So, the warning: The following content is not for everyone. I’m sure someone (or more than one) will find parts of this thoughtless, disrespectful, or offensive. Strangely, that is my life right now and that’s what I write about. So, while some will go “eww,” or, “that was out of line…,” you’ve been warned.
<– This very full bin, and a few odd bags, has haunted me for weeks.
I did it! I finally sorted through the giant bin of my mother’s things, that has been sitting in a very awkward spot, since she died five weeks ago. In my last post (Change…Boot Straps), I mentioned starting the job but being stymied by a sweater. That was just the beginning of the discomfort! Two days ago, I finally decided that it was just time to power through it, and get the job done. As I’ve explained before, my mother had already let anything of real value go; there wasn’t anything to really consider, other than which donation pile things should go in. A few small things were set aside, but the rest was destined to go to other women, who needed clothes that were brand new. I’d taken her shopping just before she broke the elbow, that killed her. She never wore most of it, but I’d already put her name tags on everything.
All I had to do was sort the stuff; but that job was just so much harder than I’d anticipated. It wasn’t just the one sweater that smelled like her; everything did. I felt surrounded by my mother’s smell, as I pulled the name tags out of each item of clothing… so that some other woman wouldn’t be walking around with name Carole Q. ironed on to each of her lapels or waste bands. Tearing those labels out was brutal. Watching the little pile of labels grow, and then throwing them away, was awful. The smell of Mom, all around me, was cruel. I kept finding myself holding an item and wanting to just hold her again. Then, I’d pull it together and get through the next pile of stuff. Deciding what to throw away was unbearable. Even the underwear, that no one would take, it felt like a violation to just toss them in the trash. Then there were the silly things that even Mom didn’t really want, but someone else took the time for: a holiday pin that some nurse or activities person made with care. There it is sitting in the pile and no one I know wants it, yet throwing it away seems so callous.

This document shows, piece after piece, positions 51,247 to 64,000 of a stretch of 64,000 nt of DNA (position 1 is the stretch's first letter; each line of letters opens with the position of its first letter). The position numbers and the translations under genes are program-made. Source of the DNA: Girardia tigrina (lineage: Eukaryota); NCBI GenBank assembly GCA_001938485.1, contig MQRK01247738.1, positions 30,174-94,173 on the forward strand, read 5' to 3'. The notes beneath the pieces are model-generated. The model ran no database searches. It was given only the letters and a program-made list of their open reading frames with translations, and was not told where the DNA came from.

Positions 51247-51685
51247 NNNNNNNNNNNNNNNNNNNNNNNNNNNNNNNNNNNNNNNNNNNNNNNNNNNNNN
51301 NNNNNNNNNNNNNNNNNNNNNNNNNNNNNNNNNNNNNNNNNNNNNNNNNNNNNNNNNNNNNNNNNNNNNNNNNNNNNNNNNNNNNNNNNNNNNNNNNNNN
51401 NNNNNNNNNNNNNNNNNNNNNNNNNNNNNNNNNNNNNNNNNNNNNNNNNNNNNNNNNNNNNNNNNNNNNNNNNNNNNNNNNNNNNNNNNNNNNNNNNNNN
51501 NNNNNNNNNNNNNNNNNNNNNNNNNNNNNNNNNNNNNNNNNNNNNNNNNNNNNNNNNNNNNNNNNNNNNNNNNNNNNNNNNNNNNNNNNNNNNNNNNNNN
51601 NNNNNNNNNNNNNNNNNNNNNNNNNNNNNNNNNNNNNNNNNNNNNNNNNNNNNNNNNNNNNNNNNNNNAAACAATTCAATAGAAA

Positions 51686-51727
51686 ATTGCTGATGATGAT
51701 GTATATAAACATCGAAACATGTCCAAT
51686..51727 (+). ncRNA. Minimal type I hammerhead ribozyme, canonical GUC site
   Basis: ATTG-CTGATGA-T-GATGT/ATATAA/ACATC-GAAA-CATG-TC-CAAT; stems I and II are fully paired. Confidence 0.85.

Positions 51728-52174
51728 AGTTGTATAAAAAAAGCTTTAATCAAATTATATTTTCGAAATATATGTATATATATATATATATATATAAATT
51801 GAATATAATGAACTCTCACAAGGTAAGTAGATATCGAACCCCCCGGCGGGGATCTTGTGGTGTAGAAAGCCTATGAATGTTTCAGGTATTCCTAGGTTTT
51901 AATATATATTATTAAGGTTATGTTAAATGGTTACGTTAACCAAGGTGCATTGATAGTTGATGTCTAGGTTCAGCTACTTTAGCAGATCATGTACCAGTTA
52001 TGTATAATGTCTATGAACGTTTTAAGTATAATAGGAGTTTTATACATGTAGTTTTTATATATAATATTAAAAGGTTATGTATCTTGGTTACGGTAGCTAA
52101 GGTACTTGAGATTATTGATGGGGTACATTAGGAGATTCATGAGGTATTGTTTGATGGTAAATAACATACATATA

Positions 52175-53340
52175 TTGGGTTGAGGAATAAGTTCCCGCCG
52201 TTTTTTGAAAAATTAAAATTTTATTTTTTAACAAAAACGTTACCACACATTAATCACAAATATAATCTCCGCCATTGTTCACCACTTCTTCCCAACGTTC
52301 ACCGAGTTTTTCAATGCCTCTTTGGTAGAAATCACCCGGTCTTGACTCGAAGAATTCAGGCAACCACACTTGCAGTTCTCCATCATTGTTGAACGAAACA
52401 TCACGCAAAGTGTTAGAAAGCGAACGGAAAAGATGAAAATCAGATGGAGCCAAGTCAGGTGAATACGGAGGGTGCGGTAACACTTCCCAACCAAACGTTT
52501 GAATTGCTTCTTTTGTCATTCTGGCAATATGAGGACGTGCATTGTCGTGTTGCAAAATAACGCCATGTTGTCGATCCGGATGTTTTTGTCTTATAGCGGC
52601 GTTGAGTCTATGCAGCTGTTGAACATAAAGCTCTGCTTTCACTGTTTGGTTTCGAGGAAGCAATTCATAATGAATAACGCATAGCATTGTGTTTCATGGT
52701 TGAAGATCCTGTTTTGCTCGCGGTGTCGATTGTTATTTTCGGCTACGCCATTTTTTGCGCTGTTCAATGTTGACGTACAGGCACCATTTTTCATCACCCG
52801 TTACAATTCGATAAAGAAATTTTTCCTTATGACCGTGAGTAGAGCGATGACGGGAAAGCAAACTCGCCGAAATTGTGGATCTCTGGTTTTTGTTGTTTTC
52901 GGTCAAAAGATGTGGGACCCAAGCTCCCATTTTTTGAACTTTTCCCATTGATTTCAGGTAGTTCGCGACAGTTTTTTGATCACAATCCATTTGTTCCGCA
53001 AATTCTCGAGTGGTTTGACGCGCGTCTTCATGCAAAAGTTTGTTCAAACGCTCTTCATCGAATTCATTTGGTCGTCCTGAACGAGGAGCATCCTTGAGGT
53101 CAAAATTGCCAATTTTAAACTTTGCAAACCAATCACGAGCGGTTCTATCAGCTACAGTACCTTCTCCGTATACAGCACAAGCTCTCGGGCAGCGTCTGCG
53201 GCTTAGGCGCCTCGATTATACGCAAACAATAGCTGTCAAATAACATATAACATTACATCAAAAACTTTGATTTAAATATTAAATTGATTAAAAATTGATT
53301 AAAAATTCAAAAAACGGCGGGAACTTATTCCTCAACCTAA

In the end, most things could be donated… but a few difficult things remained: Her remains. Her glasses, which were as much a part of her as her skin and hair, are hard to part with. Then, at the bottom of the bin: her teeth. There they were, sitting in a cup. I couldn’t just toss them, but a search on line of what to do with dentures, was very off putting. The garbage seems so disrespectful. So there they sit… on a counter…where I try to lay mail and other items on them, so we don’t have to look at them. There is the broken vase, that holds the fake remains of Mom’s beloved pug, Meea. There, I said it: the fake remains. The story is a long one, but if I do go to hell one day, it will be for those fake remains. (Or, that will certainly be one of the reasons!) Smart Guy, my husband, came home that night, saw the vase and said, “Well, we can throw these away now,” and I nearly tore his arm off grabbing them back. “No! I’m not ready yet.” He stared at me. “But, they aren’t even real.” I wanted to cry, for the truth in those words. “Well, she thought they were real, and so they feel real now. I can’t just toss them away. I feel like we should mix the
fake remains with Mom’s and then scatter them together.” Smart Guy knew enough not to say anymore. He’s smart, sometimes. (This broken urn holds my ticket to Hell.)
<– I keep Mom next to some of her favorite things. For now.
Strange to get to the bottom of that bin and be done with it all. It was truly awful to throw that pile of name tags away, and toss things that at some point meant something to Mom, yet I can’t keep it all either. Yesterday I donated what I can. The Y was very grateful for so many useful things. We’re not all tripping over the bin anymore; it’s not hanging over my head. Mom’s ashes, her remains, are tucked away in my dining room cabinet. She loved nice things, the china had been her’s at one time; it seems a good place to keep “her” until we scatter them. I didn’t have the heart to tuck them in a closet, or hide them away, but I didn’t want them in an urn either. She loved to go sailing, and that is what we’ll do. We’ll charter a nice boat, when the weather gets nice, and combine her ashes with those of her two beloved dogs (one set of ashes being, not real), and scatter them in the Bay. She would love that. But the teeth…what to do about those?
Have you had to sort through your parents things? What was it like for you? What was hard to get rid of, and what was not?
Stop! Really. Read this. Please note: If you enjoy these posts hit “Like” and make me smile. It also helps my blog grow and that is the point. Go back and hit Like. Thanks. Then, be a good dooby and “Share” them with others; it’s nice to share. Better yet Like them; Share them and then do something nice for yourself: “Subscribe.” You won’t get any spam, you can sign up with an anonymous name (I won’t know who you are, unless you tell me), and you will get an email each time I post. Think of it as a free gift to yourself. You know you want to. Go ahead, make my day (sorry about the gun, but this is serious business).